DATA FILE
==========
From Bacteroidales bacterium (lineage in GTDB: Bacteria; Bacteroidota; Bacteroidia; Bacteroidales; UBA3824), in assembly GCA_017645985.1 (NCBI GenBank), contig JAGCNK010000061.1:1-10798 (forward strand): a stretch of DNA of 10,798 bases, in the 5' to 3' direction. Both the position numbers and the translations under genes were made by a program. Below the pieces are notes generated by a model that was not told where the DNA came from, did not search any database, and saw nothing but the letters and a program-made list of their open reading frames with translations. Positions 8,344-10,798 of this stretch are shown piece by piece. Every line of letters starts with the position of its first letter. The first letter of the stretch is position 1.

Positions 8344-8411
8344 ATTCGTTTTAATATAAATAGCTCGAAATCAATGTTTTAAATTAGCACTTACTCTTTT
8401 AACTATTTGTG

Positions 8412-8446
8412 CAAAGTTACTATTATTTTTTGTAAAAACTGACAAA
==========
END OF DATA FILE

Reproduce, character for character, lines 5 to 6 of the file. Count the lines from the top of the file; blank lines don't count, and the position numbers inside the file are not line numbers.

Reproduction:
Positions 8412-8446
8412 CAAAGTTACTATTATTTTTTGTAAAAACTGACAAA